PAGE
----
Nothing glamorous really; Caroline and I followed a group of boisterous school children on a class fieldtrip through the natural history museum (which is one of exactly four destinations listed under tourism for the Sulaymaniyah entry in Wikipedia). Lots of old clay pots and metal tools in glass display cases…old, old stuff. Which was pretty cool…
After that we went down the street to find this other museum that we had both heard about: The Amna Suraka Museum, which translates into Kurdish as the "Red Intelligence Museum.” This is how Wikipedia describes it (also one of the four tourist destinations in Sulaymaniyah by the way):
“…Located in a former Ba'ath intelligence headquarters and prison. This museum showcases the horrific terror of the Ba'ath regime upon the local Kurdish population. Visitors are guided through the prisons and interrogation rooms...”
When we arrived, we were told it was closed. Damn. Big disappointment actually considering that we had managed to find the place (and crossed six lanes of highway to get there). But then, this guy came out and asked us our names; you see, one of the other girls in the group had visited a few days before and met the artist who had made the sculptures that were scattered around the museum depicting different prisoners who were known to have died there. He had been waiting for us it seemed, and offered to make us a cup of tea and then give us a private, guided tour of the facility. How often does that happen!?!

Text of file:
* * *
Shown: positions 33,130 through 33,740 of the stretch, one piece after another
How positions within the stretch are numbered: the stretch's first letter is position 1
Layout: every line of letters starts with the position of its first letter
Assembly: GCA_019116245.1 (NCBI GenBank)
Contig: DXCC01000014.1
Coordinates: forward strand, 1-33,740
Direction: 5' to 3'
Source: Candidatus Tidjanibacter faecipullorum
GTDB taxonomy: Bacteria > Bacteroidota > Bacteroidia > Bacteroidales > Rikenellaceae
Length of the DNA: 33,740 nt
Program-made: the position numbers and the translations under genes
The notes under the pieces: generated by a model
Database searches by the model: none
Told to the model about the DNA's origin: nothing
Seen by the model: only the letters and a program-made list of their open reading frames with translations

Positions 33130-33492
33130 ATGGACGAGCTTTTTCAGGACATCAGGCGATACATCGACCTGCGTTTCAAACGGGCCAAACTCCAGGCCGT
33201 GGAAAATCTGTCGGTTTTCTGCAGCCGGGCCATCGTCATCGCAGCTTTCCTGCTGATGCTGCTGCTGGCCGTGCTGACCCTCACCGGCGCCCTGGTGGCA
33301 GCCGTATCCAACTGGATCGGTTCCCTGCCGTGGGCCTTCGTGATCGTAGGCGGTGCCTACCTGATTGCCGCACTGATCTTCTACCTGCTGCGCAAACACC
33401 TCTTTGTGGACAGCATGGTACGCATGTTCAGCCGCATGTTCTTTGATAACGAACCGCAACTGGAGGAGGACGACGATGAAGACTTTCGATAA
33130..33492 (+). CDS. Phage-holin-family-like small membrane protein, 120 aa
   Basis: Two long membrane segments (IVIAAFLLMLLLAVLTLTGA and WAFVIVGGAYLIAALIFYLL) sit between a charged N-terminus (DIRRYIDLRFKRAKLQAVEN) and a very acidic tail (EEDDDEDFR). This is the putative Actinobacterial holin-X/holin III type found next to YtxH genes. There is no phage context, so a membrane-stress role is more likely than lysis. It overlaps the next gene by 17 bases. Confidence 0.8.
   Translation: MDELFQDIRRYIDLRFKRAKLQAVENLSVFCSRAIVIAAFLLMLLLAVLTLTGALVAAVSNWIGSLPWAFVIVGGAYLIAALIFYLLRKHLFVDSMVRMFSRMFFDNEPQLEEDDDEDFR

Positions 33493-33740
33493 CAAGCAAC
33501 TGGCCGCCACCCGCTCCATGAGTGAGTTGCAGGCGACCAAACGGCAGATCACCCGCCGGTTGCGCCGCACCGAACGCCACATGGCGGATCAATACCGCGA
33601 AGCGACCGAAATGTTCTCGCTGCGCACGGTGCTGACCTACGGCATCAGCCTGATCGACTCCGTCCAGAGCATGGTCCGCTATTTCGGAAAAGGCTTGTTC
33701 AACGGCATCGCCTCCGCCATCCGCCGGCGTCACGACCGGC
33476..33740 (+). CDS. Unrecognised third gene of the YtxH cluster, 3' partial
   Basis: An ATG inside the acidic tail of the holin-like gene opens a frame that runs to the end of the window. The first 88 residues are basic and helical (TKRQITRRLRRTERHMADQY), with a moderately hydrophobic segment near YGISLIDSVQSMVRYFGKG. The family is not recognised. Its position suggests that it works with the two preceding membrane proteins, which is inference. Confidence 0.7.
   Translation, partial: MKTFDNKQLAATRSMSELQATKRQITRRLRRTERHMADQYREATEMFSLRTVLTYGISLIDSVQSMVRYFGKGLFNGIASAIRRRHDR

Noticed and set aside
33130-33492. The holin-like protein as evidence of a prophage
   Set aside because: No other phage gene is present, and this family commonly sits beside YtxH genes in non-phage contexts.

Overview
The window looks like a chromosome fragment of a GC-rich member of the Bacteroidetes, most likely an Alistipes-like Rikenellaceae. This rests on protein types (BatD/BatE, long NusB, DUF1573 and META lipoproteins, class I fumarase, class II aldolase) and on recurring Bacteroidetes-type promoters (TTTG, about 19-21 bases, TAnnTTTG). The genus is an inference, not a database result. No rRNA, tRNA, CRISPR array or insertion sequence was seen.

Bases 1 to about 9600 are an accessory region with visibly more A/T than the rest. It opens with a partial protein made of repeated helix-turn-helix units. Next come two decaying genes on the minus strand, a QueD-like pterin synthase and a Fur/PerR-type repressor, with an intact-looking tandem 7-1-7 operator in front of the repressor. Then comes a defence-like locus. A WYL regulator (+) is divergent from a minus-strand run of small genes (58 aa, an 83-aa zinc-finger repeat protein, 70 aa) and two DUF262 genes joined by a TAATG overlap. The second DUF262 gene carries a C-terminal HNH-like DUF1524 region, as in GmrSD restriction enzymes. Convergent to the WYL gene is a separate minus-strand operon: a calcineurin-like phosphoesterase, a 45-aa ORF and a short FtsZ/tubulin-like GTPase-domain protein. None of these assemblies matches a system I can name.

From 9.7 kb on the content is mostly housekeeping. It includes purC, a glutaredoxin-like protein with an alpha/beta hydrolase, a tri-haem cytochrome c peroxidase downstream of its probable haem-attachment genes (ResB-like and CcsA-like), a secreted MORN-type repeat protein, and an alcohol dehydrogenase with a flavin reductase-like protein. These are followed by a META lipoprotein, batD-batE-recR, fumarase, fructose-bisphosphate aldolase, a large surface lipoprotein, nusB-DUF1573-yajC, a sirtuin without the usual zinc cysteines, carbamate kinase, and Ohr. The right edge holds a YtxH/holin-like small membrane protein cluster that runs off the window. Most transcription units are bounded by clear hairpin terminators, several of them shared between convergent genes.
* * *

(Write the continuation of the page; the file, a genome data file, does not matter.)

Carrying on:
It was haunting to say the least. The first room he showed us was where the children were imprisoned. I can’t even imagine what it would have been like to be one of up to 30 children locked in this dark room. Alone.
The prison was like a maze by design to prevent it’s historic prisoners from being able to keep their bearings while being moved, blindfolded, from room to room. It was disorienting. And cold. Very cold.
We walked through the facility, looking at different cells and then I was startled when I looked through a door and saw a white figure standing, taller than me and looking out the tiny, barred window near the ceiling. It was one of the sculptures (made by our tour guide) of a known prisoner; an apparition in a way.
Many of the dark cells had ragged blankets thrown in their corners which somehow heightened the sense of solitude and despair that must have been present between these walls.
The whole thing was so unsettling…
I knew very little about the details of this particular genocide, and to be honest, I still don’t. Granted, I know more now…but it seems to be “just” another tale of a disenfranchised people and the violence they suffered at the hands of the “other”…and I have no doubt that somewhere in the world today, people are still suffering in the same way.
What do we do?